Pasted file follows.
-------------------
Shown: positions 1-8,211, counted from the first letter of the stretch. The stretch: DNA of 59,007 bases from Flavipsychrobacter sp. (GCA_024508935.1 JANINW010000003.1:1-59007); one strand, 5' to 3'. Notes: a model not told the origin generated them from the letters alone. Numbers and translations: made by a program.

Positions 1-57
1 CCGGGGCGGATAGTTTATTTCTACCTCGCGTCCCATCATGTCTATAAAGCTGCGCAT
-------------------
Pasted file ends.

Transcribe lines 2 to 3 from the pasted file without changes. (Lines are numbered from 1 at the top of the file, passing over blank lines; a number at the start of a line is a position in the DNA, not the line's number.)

Positions 1-57
1 CCGGGGCGGATAGTTTATTTCTACCTCGCGTCCCATCATGTCTATAAAGCTGCGCAT